[Python-ideas] Test Class setup and teardown in unittest

Robert Collins robertc at robertcollins.net
Thu Jan 21 20:47:13 CET 2010

On Thu, 2010-01-21 at 11:42 +0000, Michael Foord wrote:
> On 21/01/2010 01:37, Robert Collins wrote:
> > On Wed, 2010-01-20 at 19:38 -0500, Mark Roddy wrote:
> >
> >> Earlier this week on the Testing In Python list, there was a
> >> discussion on how to execute a setup and/or teardown for a single test
> >> class instead of for each test fixture on the class (see the 'setUp
> >> and tearDown behavior' thread).  I have had to deal with situation
> >> myself before, and I am obviously not the only one (since I did not
> >> initiate the thread).  As such I'd like to propose adding a class
> >> level setup and tear down method the unittest TestCase class.
> >>
> > I think that this is the wrong approach to the problem:
> >   - class scope for such fixtures drives large test classes, reduces
> > flexability
> >
> Agreed.
> >   - doing it the rough way you suggest interacts in non obvious ways with
> > test order randomisation
> >
> Not currently in unittest, so not really an issue.

Done by nearly every extended UI out there. I would hope that messing
them up would count as an issue.

> >   - it also interacts with concurrent testing by having shared objects
> > (classes) hold state in a way that is not introspectable by the test
> > running framework.
> >
> Again, unittest doesn't do concurrent testing out of the box.

testtools includes a concurrent TestResult which buffers activities from
different executing test cases and outputs them to a single regular
TestResult. Using that run() on TestSuite can be redefined to start some
threads, giving each one a helper TestResult forwarding to the caller
supplied TestResult, and finally treat self.__iter__ as a queue to
dispatch to each worker thread.

> How are shared fixtures like this not introspectable?

How can you tell if there is shared state when setUpClass is being used?

> As I see it.
> Advantages of setupClass and teardownClass:
> * Simple to implement
> * Simple to explain
> * A commonly requested feature
> * Provided by other test frameworks in and outside of Python

Mmm. It is commonly requested, but I'm not sure I entirely agree about
the simple claims.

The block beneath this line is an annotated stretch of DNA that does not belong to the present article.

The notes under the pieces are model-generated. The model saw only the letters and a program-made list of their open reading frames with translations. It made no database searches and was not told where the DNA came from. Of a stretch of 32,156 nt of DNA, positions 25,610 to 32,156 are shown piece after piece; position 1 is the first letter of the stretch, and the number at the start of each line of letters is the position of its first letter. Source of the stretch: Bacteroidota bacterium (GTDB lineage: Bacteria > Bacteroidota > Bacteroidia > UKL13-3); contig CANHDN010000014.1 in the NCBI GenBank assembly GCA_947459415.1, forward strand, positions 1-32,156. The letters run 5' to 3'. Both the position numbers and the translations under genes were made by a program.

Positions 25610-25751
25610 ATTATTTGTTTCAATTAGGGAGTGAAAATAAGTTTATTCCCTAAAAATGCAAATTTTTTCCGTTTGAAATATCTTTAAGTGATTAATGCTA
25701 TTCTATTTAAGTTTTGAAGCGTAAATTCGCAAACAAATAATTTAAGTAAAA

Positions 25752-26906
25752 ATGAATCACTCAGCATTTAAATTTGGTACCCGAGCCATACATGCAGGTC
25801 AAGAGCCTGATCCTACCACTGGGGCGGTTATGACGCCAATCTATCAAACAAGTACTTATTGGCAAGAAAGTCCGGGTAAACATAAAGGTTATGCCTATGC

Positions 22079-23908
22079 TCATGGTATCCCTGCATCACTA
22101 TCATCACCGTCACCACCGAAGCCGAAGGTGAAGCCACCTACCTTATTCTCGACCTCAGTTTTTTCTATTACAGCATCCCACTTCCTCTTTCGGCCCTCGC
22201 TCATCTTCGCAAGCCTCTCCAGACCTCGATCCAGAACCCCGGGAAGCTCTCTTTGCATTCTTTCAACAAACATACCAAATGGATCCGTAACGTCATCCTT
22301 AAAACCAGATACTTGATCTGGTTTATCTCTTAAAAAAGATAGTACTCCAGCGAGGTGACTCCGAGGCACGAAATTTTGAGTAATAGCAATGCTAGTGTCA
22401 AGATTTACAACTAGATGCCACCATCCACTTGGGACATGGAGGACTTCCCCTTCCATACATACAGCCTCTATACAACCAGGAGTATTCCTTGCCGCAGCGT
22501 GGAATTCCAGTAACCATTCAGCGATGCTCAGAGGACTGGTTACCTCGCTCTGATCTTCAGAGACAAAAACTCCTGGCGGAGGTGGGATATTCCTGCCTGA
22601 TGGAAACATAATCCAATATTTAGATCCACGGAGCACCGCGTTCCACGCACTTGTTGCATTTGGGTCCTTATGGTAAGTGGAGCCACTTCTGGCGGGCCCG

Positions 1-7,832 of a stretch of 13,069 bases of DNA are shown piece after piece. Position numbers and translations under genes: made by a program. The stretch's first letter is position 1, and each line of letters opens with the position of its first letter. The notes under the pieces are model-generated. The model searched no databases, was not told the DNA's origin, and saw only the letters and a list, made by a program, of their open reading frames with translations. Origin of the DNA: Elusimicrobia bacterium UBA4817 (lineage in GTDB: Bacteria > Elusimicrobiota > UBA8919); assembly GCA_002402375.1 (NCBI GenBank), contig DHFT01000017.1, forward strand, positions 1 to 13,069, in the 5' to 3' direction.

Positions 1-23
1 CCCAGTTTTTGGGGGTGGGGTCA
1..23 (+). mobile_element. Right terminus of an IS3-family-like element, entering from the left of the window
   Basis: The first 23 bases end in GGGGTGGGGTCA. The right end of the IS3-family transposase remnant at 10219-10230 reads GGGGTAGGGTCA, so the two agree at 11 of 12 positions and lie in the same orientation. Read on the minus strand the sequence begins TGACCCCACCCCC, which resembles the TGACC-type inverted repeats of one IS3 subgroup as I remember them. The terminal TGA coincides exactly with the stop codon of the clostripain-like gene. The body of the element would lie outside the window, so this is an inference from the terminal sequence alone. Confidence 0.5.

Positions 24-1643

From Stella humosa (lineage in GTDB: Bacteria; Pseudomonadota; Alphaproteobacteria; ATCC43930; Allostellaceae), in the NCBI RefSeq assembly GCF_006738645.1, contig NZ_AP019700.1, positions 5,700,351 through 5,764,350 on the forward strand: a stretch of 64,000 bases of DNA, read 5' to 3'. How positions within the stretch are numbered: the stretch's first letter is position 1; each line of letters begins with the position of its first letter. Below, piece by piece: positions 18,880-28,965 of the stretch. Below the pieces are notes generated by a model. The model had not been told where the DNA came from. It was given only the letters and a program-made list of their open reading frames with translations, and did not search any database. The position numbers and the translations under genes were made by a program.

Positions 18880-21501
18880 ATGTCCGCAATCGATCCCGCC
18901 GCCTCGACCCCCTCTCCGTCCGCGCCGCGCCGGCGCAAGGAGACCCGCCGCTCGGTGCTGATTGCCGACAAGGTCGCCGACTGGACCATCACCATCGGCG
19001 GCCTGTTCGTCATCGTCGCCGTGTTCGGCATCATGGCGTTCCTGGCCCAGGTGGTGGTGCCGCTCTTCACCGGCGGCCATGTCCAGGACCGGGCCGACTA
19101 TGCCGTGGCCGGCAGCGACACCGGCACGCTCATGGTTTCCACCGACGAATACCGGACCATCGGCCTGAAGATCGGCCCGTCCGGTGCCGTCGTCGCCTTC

> Disadvantages:
> * Can encourage a poor style of testing, including monolithic test classes

* Can limit concurrency

> > I'd much much much rather see e.g. testresources integrated into the
> >
> How is testresources superior? 

It separates concerns, which allows introspection for test runners. This
is significantly more flexible, particularly when combined with test

> Can you demonstrate this - in particular 
> what is the simplest example? The simplest example of setupClass would be:
> class SomeTest(unittest.TestCase):
>      def setupClass(self):
>          ... # setup shared fixture

                     ^ this is buggy :)
Its buggy because if it really does write to self, you now have what
twisted did where all the test cases will be sharing one test object
instance - which very frequently confuses and makes isolation between
unrelated test state fragile.

If its not writing to self, then you don't know what class object to
write to (because you might be in a subclass) - that really should be a
class method.

And the fact that you have this confusion, as demonstrated here, is
precisely why I don't agree about easy to implement and easy to

> > core allowing fixtures to be shared across test instances in a way that
> > doesn't prohibit their use with concurrent testing, doesn't make it
> > awkward to do it across multiple classes.
> Can you demonstrate how testresources solves these problems.

Yes. resources are declared in a list, which allows the test framework,
when parallelising, to group together tests that use the same resources
when partitioning. Compare this with setUpClass where all tests in an
inheritance hierarchy have to be grouped together (after excluding your
base TestCase).

You ask in another mail for a SSCE: here is one attached to this mail
('foo.py'). Run with 'python -m unittest foo'.

> > I'm happy to make any
> > [reasonable] changes (including license) to testresources to make it
> > includable in the stdlib if that's of interest.
> >
> That's not how contributing code to Python works. You need to provide a 
> signed contributor agreement to the PSF and then you specifically 
> license to the PSF any code you are contributing using one of a few 
> specific licenses. For new modules in the standard library you also need 
> to be willing to maintain the code.

There is other code of mine in the standard library unittest module,
done without a contributor agreement: so this is at best inconsistent. I
mention license changes because that would be required to include it in
the standard library (its currently a copyleft license) - and I'm not
the sole author. Regardless, whatever process and actions are needed, I
will do them, or arrange with other people where needed.

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